Anonymous Coward says:

Perhaps we should revisit the laws against blackmail? They, too, infringe on the first-amendment rights of perpetrators to speak freely, as part of a commercial transaction.

Aside: oddly, enough, the egregious misquotation of the First Amendment in a previous post left out the whole paragraph about freedom from regulations covering commercial providers of goods and services. And I can see why people would misquote it that way. After all, how could the Food and Drug Administration–the Bureau of Alcohol, Tobacco, and Firearms–the Federal Trade Commission–the Federal Transportation Commission–the whole Departments of Agriculture or Health and Human Services–continue to exist if people recognized their meddling in commercial goods and services as blatantly unconstitutional?

ECA (profile) says:

Re: Re:

truth, fiction, lies, opinion,
Are all cheap and simple.. Blckmail tends to be someone did something Wrong, and feels guilty about it, esp when someone Else knows.

I love the concept that we have to be Perfect. We have to be this and that and the other. But we are not. We are human, and faulty.
Understanding this would solve allot of problems with other people.

There are strange idea of Forcing people to do something Stupid, just so you can control them.

Bartonufg (user link) says:

how to tell if a vietnamese girl likes you

India bids goodbye to ‘supermum’ tiger Collarwali

India bids farewell to ‘supermum’ tiger CollarwaliOf the 29 cubs Collarwali delivered over her lifetime, 25 survived to adulthood (AFP/Pench Tiger source)

Indian animal lovers are in mourning over the sudden passing of a nationally famous tigress credited with repopulating a forest redoubt for her endangered kin.

Collarwali, dubbed "Supermum" By local press for becoming pregnant to nearly 30 cubs, Died quietly at the weekend after an intestinal problem.

Sombre resource efficiency officers gently carried Collarwali body onto a funeral pyre garlanded with flowers for her ritual cremation.

"The tigress was very popular at the reserve and with the neighborhood, Alok Mishra, Field movie director of the Pench Tiger Reserve in Madhya Pradesh state, said AFP.

"all players knew about her,

Collarwali earned her celebrity following for invigorating the local tiger population, And drew attendees from across India to the reserve, In an area purported to be the contemplation for Rudyard Kipling famed "rainforest Book" Anthology.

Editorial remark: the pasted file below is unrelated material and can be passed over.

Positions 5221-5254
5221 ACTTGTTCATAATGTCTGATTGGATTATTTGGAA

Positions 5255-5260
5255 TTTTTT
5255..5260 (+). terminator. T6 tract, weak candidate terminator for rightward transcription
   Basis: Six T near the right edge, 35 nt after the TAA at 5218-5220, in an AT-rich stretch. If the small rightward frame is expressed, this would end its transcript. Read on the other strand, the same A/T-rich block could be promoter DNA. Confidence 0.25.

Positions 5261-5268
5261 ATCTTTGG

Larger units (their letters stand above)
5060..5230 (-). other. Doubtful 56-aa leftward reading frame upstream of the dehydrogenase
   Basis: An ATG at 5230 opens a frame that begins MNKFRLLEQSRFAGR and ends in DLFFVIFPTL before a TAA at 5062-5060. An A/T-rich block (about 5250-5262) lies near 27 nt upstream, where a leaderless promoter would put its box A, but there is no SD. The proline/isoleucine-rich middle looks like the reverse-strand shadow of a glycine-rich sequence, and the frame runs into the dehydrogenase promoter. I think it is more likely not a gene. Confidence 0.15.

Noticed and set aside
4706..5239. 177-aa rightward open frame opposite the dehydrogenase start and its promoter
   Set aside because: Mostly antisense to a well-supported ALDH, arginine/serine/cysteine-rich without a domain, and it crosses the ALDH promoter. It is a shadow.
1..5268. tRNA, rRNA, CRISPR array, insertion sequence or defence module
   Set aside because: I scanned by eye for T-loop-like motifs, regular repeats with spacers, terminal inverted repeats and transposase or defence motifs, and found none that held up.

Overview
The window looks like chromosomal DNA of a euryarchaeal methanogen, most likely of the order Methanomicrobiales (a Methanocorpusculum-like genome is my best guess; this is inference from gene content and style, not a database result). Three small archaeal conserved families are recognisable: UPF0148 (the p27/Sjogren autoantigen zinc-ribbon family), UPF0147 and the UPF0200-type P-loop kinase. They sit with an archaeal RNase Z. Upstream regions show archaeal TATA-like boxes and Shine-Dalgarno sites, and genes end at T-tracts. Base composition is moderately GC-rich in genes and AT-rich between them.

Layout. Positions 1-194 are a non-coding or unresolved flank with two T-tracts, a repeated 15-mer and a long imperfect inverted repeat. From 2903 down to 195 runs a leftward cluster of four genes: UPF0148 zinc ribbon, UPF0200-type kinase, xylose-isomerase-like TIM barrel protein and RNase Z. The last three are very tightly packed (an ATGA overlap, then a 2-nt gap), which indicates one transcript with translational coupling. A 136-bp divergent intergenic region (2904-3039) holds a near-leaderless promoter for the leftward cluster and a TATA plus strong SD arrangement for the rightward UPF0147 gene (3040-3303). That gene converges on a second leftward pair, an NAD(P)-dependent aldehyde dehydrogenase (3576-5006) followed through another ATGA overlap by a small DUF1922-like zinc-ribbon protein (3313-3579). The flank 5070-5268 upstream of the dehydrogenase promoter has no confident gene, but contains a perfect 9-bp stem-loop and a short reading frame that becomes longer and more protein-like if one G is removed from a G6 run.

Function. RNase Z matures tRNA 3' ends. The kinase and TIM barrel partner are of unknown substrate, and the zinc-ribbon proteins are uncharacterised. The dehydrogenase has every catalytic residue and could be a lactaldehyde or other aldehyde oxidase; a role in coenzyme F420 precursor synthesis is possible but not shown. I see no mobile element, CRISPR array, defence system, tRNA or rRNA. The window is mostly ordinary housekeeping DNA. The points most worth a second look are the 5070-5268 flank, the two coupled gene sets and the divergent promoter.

Of the 29 cubs she delivered over her lifetime, 25 survived to the adult years.

Her strange name "With training collar" In English came from a research project conducted in the character park in her infancy.

"She was the first tiger to create a collar at the reserve, Mishra identified.

"That was rationale she became very famous. The collar ensured that she was very extensively recorded and well known,

India is home to around 75 percent around the world remaining tigers, But hunting and habitat loss have slashed the populace to dangerously low levels.

Footage of Collarwali prowling her an environment was shared on social media after news of her death, moreover an outpouring of heartfelt tributes.

"Wildlife lovers and enthusiasts will learn how heartbreaking it is, When a majestic tigress goes into silence forever, One user wrote on facebook.

"deal to, princess of Pench. You survived long and majestically, Said another. Senate Judiciary Committee is set <a href=https://www.bestbrides.net/how-to-tell-if-a-woman-likes-you-based-on-her-zodiac-sign/>how to tell if a libra woman likes you</a> to decide Thursday perhaps the full Senate should vote on two bills aimed at reining in tech giants like Alphabet Google and Meta Facebook. Lawmakers are required to consider an amended version of a bill introduced by Senators Amy Klobuchar, each Democrant, And toss Grassley, every Republica nicen, That would bar tech platforms like Amazon from giving preference to their personal businesses on their websites. international and domestic spending volumes increased 104% and 17% respectively year on year in December, Network online said in a statement. Nexon made your time and money in mobile game publisher Six Waves in 2011, Aiming to grow in the social gaming field. throughout the last 24 hours, India hit an innovative eight month high with 317,532 new wax, While deaths rose by 491, almost this month peak, the actual figure included 85 from a previous wave in the southern state of Kerala. appearing in Mumbai, The financial capital, Daily new infections fell on Wednesday to 6,032, Down from an all-time high of 20,971 on january. 7, municipal figures showed.
[—-]